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April 6, 2004 | Christopher Reynolds
AS of May 28 -- Memorial Day weekend -- the U.S. Forest Service will stop charging people who want to park their cars and hike, picnic or otherwise use parts of three Southern California national forests.
December 23, 2003 | Charles Duhigg
The U.S. Forest Service has abandoned a controversial proposal to ignore mass e-mails and other mailings from the public commenting on its pending rules and regulations. The plan, part of a proposed rule change by the Bush administration, received widespread criticism from environmentalists and public advocacy groups. "We saw the error of our ways," said the U.S. Forest Service's Jody Sutton. "We want everyone's comments."
November 21, 2003 | Bettina Boxall, Times Staff Writer
Wide-ranging criticism of a proposal to roll back wildlife and forest protections in the Sierra Nevada has caused the U.S. Forest Service to delay adoption of the changes, which would alter an environmental management plan for the state's most prominent mountain range. A number of experts, including Forest Service scientists, have faulted the proposal on a variety of counts, saying that the agency has failed to provide a sound scientific justification to weaken the protections.
November 4, 2003
Throughout his long career as Public Relations Bear for the U.S. Forest Service and other agencies, Smokey has measured his success by how well he keeps people from burning wild lands. This is not his best year.
September 9, 2003 | Bettina Boxall, Times Staff Writer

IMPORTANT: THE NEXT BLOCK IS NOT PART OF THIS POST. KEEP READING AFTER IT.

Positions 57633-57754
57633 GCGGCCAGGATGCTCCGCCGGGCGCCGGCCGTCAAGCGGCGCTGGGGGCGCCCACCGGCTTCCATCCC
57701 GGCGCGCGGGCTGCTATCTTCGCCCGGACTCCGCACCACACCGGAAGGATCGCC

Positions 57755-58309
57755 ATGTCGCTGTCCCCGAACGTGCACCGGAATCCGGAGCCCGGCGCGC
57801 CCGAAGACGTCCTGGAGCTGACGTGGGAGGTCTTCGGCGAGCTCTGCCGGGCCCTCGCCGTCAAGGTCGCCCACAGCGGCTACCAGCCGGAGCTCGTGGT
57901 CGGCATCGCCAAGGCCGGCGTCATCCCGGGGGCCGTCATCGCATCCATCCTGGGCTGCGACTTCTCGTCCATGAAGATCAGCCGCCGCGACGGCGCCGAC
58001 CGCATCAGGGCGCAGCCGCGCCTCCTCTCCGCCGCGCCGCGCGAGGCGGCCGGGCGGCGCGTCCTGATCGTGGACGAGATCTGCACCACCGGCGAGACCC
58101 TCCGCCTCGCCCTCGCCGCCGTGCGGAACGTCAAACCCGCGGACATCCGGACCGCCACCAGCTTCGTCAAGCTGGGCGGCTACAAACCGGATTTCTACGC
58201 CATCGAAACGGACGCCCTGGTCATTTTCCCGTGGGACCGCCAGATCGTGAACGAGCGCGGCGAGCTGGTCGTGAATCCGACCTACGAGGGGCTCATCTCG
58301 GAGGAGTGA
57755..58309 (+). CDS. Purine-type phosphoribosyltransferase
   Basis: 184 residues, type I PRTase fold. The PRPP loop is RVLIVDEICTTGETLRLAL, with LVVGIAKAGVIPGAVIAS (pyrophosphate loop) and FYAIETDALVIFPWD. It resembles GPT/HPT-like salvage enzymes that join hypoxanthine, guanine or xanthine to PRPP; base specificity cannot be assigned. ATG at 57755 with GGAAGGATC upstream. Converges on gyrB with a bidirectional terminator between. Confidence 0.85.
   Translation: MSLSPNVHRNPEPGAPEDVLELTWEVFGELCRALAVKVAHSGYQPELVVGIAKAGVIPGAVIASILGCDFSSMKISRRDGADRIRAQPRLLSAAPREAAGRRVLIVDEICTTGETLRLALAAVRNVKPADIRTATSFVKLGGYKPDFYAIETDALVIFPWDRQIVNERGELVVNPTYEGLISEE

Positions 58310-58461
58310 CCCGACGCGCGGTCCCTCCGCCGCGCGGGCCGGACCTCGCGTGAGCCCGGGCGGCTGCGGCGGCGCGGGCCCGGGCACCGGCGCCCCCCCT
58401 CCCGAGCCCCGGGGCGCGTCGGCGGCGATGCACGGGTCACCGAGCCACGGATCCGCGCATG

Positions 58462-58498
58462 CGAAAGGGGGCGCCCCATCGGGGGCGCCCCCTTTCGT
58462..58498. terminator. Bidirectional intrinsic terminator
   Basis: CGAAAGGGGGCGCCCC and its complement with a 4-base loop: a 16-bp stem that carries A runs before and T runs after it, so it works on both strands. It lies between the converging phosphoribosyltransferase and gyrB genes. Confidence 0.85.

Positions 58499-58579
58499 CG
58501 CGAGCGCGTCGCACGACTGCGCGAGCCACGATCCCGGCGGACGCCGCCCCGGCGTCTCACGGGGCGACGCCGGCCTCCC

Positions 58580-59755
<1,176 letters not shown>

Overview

A top California environmental official complained Monday that the Bush administration insists on having its own way in its forest policies and ignores state input on management of the Sierra Nevada. "They have this cowboy mentality -- just leave us alone to manage the forests the way we want to," said Mary Nichols, secretary of the California Resources Agency. "And that winds up with more lawsuits and more risks.... It's a policy that is destined to fail."
July 1, 2003 | From Associated Press
The U.S. Forest Service is considering a plan to let private contractors compete for more than 10,000 jobs to meet Bush administration goals to encourage competition for federal work. At least 20,000 of the agency's 40,000 employees perform tasks that duplicate work done in the private sector, such as computer operations, data collection and maintenance, the agency says in a draft memo.
June 19, 2003 | Louis Sahagun, Times Staff Writer
Nearly seven decades ago, Charles Krause settled into a cliff-top cabin overlooking a trout stream in a swath of forested canyon land he had purchased just north of Lake Arrowhead. Today, the 91-year-old retired stock trader wants to sell the property to the U.S. Forest Service so "everyone can enjoy it as I have all these years." The agency wants to buy it.
December 19, 2002 | From Times Staff Reports
Heavy rains have prompted U.S. Forest Service officials to close two mountain roads north of Ojai that lead to several popular campgrounds, hiking trails and a target shooting area. Reyes Peak and Cherry Creek roads are closed to vehicles until spring, said Joe Pasinato, a spokesman for Los Padres National Forest..
September 30, 2002
The U.S. Forest Service responded slowly to build fire breaks and save homes from a wildfire that later grew into the largest in Arizona history, local officials told members of Congress. But a Forest Service official defended the agency's handling of the blaze, saying that given its size and intensity, there was often nothing to be done but get out of the way. The wildfire near Show Low destroyed 467 homes and burned 732 square miles before it was stopped in July.
At a time when national fire policy is emphasizing the importance of reducing the threat of wild fires to nearby communities, the U.S. Forest Service in California is spending the biggest chunks of its fire prevention funds in some of the least populated parts of the state. Nowhere is that pattern more starkly reflected than in the Angeles National Forest. Backdrop, playground and watershed for millions living in the Los Angeles Basin, the forest ranks at the bottom of the funding ladder.
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